Barney Oldfield, the parachuting public relations officer
Barney Oldfield lived a remarkable life by any measure, as a guy from Tecumseh, Nebraska who ended up handling publicity for Hollywood stars like Elizabeth Taylor, Errol Flynn and Ronald Reagan, and becoming a close confidant of heavyweight champion George Foreman.
In addition to rubbing shoulders with celebrities like that, though, he also played a prominent role in Allied press operations during World War II.
Born Dec. 18, 1909, Oldfield got his start as a reporter working for newspapers in Lincoln and freelancing for Variety magazine. He was one of many wartime public relations officers (PROs) with a journalism background, but he definitely had a nose for public relations.
He became the first PRO to complete parachute training, then convinced several correspondents to do the same -- starting with Jack Thompson of the Chicago Tribune dropping into Sicily in July 1943. That innovation opened up new avenues for story and photo opportunities to trumpet the cause back home, and a handful of correspondents would participate in subsequent airborne operations the rest of the war.
His 1956 wartime memoir, Never a Shot in Anger, is an indispensable window into press relations during the war. In one passage, he describes one of his duties ahead of D-Day: welcoming correspondents to a London apartment block and having them write their own obituaries.
"This last request never failed to get a reaction. Some of them took it in high good humor to cover their real feelings, others straight, and some were shaken. ...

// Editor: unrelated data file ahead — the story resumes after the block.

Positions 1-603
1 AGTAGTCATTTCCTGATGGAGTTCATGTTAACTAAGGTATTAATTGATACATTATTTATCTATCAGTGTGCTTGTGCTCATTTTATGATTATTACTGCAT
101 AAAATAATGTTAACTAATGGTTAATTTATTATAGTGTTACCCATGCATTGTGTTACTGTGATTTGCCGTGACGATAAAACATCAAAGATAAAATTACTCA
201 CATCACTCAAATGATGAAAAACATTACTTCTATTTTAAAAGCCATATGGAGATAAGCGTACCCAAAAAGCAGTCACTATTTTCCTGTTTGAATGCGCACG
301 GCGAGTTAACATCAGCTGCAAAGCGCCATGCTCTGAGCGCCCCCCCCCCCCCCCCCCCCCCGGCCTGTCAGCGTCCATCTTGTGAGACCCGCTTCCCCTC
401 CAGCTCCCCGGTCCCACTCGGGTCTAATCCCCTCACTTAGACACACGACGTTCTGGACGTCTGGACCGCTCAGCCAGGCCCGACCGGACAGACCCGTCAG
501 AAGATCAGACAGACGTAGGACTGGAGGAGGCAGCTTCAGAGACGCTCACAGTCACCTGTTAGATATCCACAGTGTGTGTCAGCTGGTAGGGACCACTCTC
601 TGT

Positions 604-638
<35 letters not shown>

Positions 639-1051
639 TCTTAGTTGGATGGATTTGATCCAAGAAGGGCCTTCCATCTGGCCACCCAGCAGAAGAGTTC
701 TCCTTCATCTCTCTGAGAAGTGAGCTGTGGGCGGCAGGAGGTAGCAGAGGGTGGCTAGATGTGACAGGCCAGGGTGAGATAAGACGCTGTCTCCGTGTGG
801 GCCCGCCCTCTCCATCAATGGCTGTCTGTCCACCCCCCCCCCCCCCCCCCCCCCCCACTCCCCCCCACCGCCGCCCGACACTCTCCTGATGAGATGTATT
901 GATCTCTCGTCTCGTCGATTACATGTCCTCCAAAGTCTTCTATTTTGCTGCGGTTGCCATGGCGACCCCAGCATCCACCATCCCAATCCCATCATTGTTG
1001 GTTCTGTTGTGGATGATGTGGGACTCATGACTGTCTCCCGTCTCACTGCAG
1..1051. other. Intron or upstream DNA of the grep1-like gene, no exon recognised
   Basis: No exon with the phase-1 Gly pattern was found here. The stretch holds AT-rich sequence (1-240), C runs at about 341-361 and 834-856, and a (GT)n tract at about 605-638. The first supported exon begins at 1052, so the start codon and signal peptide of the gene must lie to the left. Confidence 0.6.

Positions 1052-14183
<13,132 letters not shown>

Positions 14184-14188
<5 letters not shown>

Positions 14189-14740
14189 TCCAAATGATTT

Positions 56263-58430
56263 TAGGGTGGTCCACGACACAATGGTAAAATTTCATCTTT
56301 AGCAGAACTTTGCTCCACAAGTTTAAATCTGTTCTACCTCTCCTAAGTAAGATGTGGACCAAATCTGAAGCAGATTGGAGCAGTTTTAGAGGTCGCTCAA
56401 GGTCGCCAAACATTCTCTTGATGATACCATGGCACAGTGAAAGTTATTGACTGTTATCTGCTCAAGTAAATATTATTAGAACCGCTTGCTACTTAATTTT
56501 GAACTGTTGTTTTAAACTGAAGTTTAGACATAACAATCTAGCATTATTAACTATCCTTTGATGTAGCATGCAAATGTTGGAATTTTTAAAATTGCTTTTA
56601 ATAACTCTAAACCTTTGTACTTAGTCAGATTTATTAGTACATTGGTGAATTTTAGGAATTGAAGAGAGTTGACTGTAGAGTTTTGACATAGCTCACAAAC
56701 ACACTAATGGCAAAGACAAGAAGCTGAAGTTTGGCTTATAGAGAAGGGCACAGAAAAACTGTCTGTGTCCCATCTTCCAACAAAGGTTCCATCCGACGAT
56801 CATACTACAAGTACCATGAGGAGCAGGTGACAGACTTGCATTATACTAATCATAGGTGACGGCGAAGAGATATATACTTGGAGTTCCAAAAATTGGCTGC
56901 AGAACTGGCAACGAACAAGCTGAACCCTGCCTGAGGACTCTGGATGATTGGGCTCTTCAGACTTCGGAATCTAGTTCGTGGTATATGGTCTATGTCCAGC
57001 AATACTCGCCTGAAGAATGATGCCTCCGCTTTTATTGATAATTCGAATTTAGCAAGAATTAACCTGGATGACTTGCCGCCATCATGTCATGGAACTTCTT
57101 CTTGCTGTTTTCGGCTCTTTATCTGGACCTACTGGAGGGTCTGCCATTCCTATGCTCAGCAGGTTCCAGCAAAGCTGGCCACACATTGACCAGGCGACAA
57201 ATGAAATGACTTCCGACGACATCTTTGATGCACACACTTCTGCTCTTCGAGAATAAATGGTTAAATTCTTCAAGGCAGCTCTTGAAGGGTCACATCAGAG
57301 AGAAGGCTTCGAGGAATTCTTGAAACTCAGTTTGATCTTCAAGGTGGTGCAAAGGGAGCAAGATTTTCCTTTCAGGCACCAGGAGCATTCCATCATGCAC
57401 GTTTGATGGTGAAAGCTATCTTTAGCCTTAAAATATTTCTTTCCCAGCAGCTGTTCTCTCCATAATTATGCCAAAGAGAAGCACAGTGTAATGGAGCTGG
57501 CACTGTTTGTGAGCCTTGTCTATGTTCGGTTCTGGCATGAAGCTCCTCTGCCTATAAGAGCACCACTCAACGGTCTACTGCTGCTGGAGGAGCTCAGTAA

"William Stoneman of the Chicago Daily News syndicate refused to do it unless his old friendly enemy competitor H.R. Knickerbocker, the veteran International News Service circuit-rider who had gone to the Chicago Sun, turned in more than four pages on himself. Knickerbocker's piece ran four and a half, whereupon Stoneman still balked. 'Just say I was all the places Knick was,' he said, 'and usually filed first, too.'"
Once a foothold had been established in Normandy that summer, Oldfield moved to the continent, presiding over a series of press camps as the war in Europe ground to its conclusion in May 1945.
“When the war ended, my driver, Corporal Max O. Shepherd, reported that the speedometer [sic] on our jeep was standing at 24,981 miles,” Oldfield wrote.
He remained in the military after the war, transferring to the Air Force in 1949, and served in Korea before taking over public relations at NORAD.
Oldfield died in 2003 at age 93, but his legacy endures. He and his late wife Vada, a fellow University of Nebraska graduate, established a scholarship at the school that has since grown into numerous funds benefiting university students and researchers.